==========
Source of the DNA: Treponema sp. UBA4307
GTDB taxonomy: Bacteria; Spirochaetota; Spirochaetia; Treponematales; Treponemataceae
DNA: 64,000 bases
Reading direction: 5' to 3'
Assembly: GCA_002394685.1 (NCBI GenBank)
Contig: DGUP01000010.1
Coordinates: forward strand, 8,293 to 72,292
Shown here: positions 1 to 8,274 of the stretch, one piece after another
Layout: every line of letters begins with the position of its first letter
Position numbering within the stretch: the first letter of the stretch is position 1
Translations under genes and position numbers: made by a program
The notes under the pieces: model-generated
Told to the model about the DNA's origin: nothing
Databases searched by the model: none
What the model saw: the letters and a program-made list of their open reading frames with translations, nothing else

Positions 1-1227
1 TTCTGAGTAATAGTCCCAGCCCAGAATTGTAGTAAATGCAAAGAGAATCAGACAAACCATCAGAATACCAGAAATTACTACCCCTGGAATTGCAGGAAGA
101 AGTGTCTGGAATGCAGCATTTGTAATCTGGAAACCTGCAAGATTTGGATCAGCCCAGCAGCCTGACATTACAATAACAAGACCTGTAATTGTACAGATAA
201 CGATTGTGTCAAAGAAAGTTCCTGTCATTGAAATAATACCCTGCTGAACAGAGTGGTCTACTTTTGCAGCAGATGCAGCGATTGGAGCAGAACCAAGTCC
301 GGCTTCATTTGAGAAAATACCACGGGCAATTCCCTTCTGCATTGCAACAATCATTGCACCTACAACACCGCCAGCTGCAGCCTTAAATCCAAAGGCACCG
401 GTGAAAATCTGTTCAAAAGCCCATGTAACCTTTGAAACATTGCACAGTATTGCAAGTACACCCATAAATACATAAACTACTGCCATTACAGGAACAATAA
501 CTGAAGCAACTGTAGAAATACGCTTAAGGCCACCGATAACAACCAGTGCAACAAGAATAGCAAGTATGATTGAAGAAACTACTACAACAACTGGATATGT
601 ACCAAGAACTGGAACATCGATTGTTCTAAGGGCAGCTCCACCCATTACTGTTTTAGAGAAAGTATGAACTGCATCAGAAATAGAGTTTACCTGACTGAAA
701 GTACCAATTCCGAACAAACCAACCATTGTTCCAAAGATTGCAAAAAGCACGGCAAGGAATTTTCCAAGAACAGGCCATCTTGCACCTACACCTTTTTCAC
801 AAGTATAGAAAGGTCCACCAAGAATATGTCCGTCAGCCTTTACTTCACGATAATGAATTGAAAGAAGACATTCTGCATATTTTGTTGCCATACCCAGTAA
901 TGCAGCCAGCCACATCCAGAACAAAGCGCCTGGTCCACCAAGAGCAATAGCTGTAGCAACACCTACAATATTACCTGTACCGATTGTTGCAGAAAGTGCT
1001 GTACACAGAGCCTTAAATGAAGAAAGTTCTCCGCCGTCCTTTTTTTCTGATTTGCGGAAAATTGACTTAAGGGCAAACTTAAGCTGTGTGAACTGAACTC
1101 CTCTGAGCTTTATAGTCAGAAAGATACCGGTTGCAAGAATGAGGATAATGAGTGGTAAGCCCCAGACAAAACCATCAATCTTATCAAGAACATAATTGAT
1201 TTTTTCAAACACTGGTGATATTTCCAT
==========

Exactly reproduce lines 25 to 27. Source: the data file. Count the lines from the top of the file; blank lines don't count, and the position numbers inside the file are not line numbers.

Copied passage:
801 AAGTATAGAAAGGTCCACCAAGAATATGTCCGTCAGCCTTTACTTCACGATAATGAATTGAAAGAAGACATTCTGCATATTTTGTTGCCATACCCAGTAA
901 TGCAGCCAGCCACATCCAGAACAAAGCGCCTGGTCCACCAAGAGCAATAGCTGTAGCAACACCTACAATATTACCTGTACCGATTGTTGCAGAAAGTGCT
1001 GTACACAGAGCCTTAAATGAAGAAAGTTCTCCGCCGTCCTTTTTTTCTGATTTGCGGAAAATTGACTTAAGGGCAAACTTAAGCTGTGTGAACTGAACTC